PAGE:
I always feel the need to preface such posts by making it clear that this is all speculation. I don’t know Murray or anyone close to him, but I feel fairly confident writing this based on my personal observations and countless conversations with people who do follow the program closely.
That said, here are five reasons I think Murray makes the decision to go pro in 2013.
1. There is no better time than now.
If you look at the NFL landscape for 2013, a lot of teams are in the market for a quarterback—either immediately or in the very near future—and the 2013 free agency pool isn’t looking all that promising for franchises like Dallas, Philadelphia, Arizona, or Kansas City (all places with either an aging or falling out of favor quarterback).
Add to that, Murray would be in a very weak QB draft class (only Matt Barkley would be considered ahead of him, in my opinion, and his draft stock took a hit with the shoulder injury), and he’d be coming in with high sentiment after the success of Russell Wilson in Seattle (a QB who Mel Kiper also didn’t like much because of his height); the Seahawks are back in the playoffs at 11-5 and Wilson is a big part of the reason.
So, the market for a sub-6’2″ QB is looking a lot less unattractive in 2013 than it did in 2012 and, with Murray’s intangibles, he’s in the perfect spot to make a serious NFL Combine move should he declare early.
2. His dad.
If you watched the piece above, then you know that Murray is very close to his family. He might feel that this is his best opportunity to make a move in the NFL and have his father along with him for the full ride.
Georgia came within an eyelash of a National Championship appearance, and without their top flight defense returning in 2013, there are no guarantees that the Dawgs will come that close again—particularly with changes coming to the BCS and a much tougher schedule awaiting the Bulldogs next year.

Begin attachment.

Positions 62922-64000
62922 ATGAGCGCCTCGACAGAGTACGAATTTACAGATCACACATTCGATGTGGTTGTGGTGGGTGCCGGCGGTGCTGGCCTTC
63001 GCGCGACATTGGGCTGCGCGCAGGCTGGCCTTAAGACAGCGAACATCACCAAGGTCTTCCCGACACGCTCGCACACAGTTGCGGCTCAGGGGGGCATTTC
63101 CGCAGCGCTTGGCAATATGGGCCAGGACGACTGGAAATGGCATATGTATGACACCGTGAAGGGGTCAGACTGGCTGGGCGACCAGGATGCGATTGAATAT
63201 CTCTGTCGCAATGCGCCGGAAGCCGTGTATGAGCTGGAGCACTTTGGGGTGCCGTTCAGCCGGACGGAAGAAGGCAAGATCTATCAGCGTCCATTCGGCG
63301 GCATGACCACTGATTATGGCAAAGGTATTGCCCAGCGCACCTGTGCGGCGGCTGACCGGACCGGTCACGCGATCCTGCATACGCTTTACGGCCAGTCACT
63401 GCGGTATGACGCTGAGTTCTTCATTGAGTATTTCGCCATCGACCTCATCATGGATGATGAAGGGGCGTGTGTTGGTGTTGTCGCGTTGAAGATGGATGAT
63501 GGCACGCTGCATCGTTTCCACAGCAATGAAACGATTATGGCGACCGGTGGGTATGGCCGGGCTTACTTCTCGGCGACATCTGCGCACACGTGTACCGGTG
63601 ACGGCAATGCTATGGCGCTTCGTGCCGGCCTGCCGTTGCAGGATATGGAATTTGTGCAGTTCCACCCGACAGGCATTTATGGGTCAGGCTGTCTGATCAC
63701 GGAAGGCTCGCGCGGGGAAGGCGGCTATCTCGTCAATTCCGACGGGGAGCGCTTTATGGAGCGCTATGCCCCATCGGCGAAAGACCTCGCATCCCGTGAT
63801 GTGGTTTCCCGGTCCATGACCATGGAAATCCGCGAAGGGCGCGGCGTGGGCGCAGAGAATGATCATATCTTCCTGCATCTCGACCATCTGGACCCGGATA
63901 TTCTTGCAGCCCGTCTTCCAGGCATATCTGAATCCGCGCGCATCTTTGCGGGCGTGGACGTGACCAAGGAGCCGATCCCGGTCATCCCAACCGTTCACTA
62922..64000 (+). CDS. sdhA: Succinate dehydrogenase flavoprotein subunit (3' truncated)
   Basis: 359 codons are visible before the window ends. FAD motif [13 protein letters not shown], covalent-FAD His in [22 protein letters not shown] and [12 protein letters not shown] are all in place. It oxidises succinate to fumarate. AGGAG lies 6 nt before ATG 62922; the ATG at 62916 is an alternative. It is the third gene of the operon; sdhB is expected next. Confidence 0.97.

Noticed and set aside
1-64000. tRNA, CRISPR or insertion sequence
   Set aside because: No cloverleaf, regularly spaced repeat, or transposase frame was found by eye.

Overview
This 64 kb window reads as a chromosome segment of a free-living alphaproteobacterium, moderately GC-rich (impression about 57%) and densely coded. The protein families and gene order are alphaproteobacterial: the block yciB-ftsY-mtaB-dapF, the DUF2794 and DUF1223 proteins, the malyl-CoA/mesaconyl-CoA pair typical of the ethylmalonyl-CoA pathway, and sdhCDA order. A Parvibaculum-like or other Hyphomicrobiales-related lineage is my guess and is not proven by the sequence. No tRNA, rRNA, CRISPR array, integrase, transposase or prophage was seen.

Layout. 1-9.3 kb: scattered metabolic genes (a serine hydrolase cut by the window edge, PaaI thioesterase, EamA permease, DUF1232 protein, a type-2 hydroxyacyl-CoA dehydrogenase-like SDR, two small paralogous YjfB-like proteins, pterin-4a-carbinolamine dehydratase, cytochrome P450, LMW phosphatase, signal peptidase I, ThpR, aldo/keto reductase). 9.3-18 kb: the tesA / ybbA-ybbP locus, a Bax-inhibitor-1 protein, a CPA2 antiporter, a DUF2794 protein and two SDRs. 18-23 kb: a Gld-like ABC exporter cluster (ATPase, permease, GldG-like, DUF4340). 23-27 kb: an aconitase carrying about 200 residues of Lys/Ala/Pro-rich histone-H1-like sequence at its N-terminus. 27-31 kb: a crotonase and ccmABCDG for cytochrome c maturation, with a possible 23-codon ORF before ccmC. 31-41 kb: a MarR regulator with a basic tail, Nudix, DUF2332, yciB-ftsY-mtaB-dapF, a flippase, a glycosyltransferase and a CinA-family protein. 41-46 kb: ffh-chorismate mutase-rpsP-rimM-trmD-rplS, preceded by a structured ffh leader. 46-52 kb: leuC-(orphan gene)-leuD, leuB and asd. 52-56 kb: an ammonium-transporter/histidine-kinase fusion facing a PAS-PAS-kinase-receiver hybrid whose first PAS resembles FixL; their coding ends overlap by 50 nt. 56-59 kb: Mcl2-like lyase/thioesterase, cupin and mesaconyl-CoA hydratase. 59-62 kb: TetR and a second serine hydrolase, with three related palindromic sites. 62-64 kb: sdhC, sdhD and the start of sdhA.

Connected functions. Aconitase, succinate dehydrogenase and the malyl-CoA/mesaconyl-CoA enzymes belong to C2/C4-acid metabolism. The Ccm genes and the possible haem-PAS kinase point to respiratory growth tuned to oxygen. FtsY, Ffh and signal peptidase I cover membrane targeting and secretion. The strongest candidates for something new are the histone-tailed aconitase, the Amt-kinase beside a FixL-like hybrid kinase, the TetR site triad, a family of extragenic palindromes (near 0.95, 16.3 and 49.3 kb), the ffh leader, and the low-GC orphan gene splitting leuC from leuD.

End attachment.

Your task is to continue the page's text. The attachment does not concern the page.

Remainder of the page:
So, why risk injury or, worse, an unimpressive record just for the possibility of an SEC Championship?
3. He’s tired of the criticism.
Murray’s a tough guy, but how many times can you hear the “he’s not a big game quarterback” argument before you say to hell with it!
Murray has had to deal with the questions and the criticisms surrounding his play since he locked horns with Florida in 2010. No matter what he does in a Georgia uniform, some people are likely to never be satisfied; at least at the NFL level he can potentially start anew and formulate a new story for himself; a story that doesn’t involve eggs and toilet paper.
4. He’s ready.
No matter what the armchair quarterback wants to say about Murray, he’s a good quarterback. The throws he’s able to make on the run, rolling out of the pocket, on the fade route, etc., are as good, if not better, than a lot of the guys I see playing on Sunday right now.
Quibble about his height all you like, but he can make the throws and he’s Peyton Manning-esque in his understanding and preparation for playing the game; find me a coach who doesn’t like that in a potential starting quarterback and I’ll find you 10 who do.
5. He wants to give his counterpart a shot.
This may seem silly to say, but Hutson Mason stayed at Georgia so that he could have a shot at the starting job. And while it is true that Murray made it clear that he didn’t know for certain if he’d be prepared to leave or not come decision time, that was before the SEC Championship Game, before the South Carolina debacle, before his father fell ill, and before it became clear that the 2013 NFL Draft would not be the most hearty in terms of QB’s.
In other words, a lot has happened since they had that conversation and there are more than enough reasons for him to go now than there were a year ago.
Murray is nothing if not a team player and he knows that Mason’s only shot will be now—if Murray returns, Murray starts. Period.
This may seem like a flimsy reason, but considering the personality of Murray and how much of a team guy he’s always been, I can certainly see it playing a role.
As I stated at the outset, I don’t have any insider information one way or the other on Murray’s decision, but I do feel like there is a better than 80 percent chance he goes and, if he does, Georgia will have one hell of a time replacing him.